Accessibility Bridging the Gap
Its accessibility comes at no expense to high-level play. Advanced techniques like “dodge offset” are poorly explained in-game, but open up a multitude of options when discovered. As with any Platinum action game, there’s a dodge button. Bayonetta can employ a standard dodge or activate witch time, slowing enemies around the player when the dodge is performed with perfect timing.
Bayonetta’s aggressive enemies necessitate dodging, but dodging plays a major role when used with extended combos. The result, “dodge offset”, opens a pandora’s box. In Bayonetta, as with most action games, dodges reset combos. For example, one combo is punch, punch, punch, kick, delay, then a kick. This combo ends with a wicked weave, a final gigantic foot (or hand depending on whether it’s a punch or kick) comprised of Bayonetta’s hair, that deals extra damage.
Learning which combos end in wicked weaves and when to use them plays into the game’s strategy. Because they deal so much damage, mastering “dodge offset” becomes imperative to high level play. Players are disadvantaged without it.
In late-game and more difficult scenarios, finishing combos among the flurry of unrelenting enemies is impossible with “dodge offset”. By holding the button down, players can extend that portion of the combo. Dodging during this extension allows Bayonetta to continue the combo without resetting.
Bayonetta takes it further with additional weapons like a katana, elementally charged claws, and nunchakus. Players can also switch between two weapon sets on the fly. Combined with the massive move list, delayed combo strings, “dodge offset”, jump cancelling, “witch time”, and ranged weaponry, Bayonetta becomes an experimental playground.
Bayonetta’s Lore Untapped
Bayonetta’s story is a flimsy means of funneling players from action scene to action scene, but it’s framed within an interesting world. Despite the game’s attitude and design favoring pure gameplay over storytelling, Platinum Games put an equal amount of effort into crafting its world. The overseers of history, the Umbra witches and Lumen sages, maintained an uneasy alliance for centuries in the name of maintaining a balance of power.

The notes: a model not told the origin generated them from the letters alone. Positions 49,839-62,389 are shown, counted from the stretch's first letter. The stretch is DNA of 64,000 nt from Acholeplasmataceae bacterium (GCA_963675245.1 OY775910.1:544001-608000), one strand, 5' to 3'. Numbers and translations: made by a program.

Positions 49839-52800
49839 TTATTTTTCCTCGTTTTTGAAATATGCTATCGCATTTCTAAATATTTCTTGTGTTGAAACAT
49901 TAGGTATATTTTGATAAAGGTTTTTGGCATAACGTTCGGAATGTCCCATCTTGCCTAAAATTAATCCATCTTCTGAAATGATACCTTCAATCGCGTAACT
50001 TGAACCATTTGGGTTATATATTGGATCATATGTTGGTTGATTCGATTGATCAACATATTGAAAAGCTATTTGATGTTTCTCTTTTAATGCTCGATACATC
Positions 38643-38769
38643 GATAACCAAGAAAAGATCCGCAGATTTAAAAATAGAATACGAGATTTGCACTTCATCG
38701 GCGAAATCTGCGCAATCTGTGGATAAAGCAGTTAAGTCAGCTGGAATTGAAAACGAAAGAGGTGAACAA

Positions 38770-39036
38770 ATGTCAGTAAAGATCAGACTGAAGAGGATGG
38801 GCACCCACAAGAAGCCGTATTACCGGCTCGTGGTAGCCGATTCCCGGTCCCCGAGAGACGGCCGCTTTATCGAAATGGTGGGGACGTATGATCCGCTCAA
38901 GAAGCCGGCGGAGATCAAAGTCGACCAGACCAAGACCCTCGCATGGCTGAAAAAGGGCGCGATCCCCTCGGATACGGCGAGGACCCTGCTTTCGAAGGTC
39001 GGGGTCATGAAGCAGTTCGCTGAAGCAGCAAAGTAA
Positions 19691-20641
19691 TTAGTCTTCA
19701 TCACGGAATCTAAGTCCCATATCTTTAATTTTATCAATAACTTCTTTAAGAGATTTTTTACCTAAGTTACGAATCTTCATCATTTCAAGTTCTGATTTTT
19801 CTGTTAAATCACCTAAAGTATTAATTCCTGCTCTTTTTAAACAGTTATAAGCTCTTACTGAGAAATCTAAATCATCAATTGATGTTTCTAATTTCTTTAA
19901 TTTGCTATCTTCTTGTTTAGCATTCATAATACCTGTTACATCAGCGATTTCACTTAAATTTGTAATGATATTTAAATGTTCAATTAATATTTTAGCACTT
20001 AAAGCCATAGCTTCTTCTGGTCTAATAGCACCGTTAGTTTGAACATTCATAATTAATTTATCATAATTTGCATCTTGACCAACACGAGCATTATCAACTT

Both clans, while similar at a glance, attain their powers through different means; Umbra witches from the moon and Lumen sages from the sun. The 15th century witch hunts lead to a near disintegration of the Umbra, with Bayonetta being one of the few remaining Umbra witches
The universe is split across three planes of existence:
Paradiso – the angels’ residence, over which the Lumen Sages keep close watch.
Human Realm – formerly known as the Realm of Chaos.
Inferno – the game’s equivalent to hell; also, the world to which the Umbra are most closely tied.
Bayonetta also has an intermediary plane of existence akin to purgatory among the trinity of realities. There’s a lot to unpack. Each text entry is written from Luka’s perspective, a journalist committing his life’s work to proving the witches’ and sages’ existence. They’re written from an eccentric character’s perspective, but are tonally inconsistent. Some entries read like the ravings of an obsessive, albeit educated, witch hunting journalist, whereas others read like typical lore dumps.
Making matters worse, all this strong world building is tucked away behind entries, with the game’s story events providing no impact for players that ignore or skim through them. It’s one of Bayonetta’s few rough spots.
Bayonetta 11 Years Later
Bayonetta burst on the scene in 2009 with its infectious energy and exciting, fast-paced combat. It remains one of the best in its genre with its no-frills pacing and deep gameplay. The creativity allowed by its toolset showcases an undeniable craft; all the more impressive for the studio’s first character action game in a year with two other releases.